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Personal inhalation exposure to polycyclic aromatic hydrocarbons in urban and rural residents in a typical northern city in China


  • The authors declare that they have no actual or potential competing financial interests.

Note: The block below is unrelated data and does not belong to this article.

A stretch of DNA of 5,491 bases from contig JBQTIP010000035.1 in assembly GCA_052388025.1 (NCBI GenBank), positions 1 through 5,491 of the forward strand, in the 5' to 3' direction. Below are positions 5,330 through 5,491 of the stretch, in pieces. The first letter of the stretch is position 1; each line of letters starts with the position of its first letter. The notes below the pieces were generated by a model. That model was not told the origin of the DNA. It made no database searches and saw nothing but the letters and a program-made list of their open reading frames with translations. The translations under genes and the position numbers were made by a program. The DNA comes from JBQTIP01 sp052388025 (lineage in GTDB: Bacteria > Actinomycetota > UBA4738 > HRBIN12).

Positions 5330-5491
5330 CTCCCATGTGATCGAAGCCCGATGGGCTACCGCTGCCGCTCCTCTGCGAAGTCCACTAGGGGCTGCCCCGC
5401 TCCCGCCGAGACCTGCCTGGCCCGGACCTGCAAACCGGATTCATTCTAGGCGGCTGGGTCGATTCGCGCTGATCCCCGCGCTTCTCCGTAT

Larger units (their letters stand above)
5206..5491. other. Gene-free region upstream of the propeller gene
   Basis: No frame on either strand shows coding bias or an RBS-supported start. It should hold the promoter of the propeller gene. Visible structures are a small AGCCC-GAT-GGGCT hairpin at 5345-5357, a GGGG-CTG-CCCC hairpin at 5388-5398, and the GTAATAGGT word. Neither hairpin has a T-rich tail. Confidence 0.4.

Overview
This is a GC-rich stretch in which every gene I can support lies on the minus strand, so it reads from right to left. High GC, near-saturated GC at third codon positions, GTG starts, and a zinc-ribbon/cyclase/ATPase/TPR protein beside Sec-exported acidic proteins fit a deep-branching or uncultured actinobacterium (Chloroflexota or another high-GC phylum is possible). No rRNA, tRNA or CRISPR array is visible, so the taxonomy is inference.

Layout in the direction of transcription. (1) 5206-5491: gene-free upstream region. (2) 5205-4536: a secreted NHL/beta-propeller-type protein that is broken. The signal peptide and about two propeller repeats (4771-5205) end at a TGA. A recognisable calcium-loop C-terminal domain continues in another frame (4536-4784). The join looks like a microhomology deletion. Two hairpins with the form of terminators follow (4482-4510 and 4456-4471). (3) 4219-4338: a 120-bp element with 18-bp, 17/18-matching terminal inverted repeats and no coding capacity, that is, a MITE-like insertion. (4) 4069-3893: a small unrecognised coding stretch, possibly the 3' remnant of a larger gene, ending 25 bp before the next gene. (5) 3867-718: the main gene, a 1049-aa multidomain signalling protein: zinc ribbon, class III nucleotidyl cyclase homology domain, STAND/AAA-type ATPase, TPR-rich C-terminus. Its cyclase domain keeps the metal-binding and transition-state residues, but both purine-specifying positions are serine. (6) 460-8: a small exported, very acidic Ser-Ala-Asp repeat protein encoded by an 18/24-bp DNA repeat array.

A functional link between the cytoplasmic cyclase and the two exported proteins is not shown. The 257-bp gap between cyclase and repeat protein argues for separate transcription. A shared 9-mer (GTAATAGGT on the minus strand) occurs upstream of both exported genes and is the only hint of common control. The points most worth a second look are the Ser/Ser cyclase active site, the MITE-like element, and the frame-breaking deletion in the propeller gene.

Personal inhalation exposure samples were collected and analyzed for polycyclic aromatic hydrocarbons (PAHs) for 126 selected volunteers during heating and non-heating seasons in a typical northern Chinese city, Taiyuan. Measured personal PAH exposure levels for the urban residents in the heating and non-heating seasons were 690 (540–1051) and 404 (266–544) ng/m3, respectively, while, for the rural residents, they were 770 (504–1071) and 312 (201–412) ng/m3, respectively. Thus, rural residents are exposed to lower PAH contamination in comparison with the urban residents in the non-heating seasons. In the heating season, personal PAH inhalation exposure levels were comparable between the urban and rural residents, in part owing to the large rate of residential solid fuel consumption in the rural area for household cooking and heating. The estimated incremental lifetime cancer risks (ILCR) due to PAH exposure in Taiyuan were 3.36 × 10−5 and 2.39 × 10−5 for the rural and urban residents, respectively, significantly higher than the literature-reported national average level, suggesting an urgent need of PAH pollution control to protect human health.

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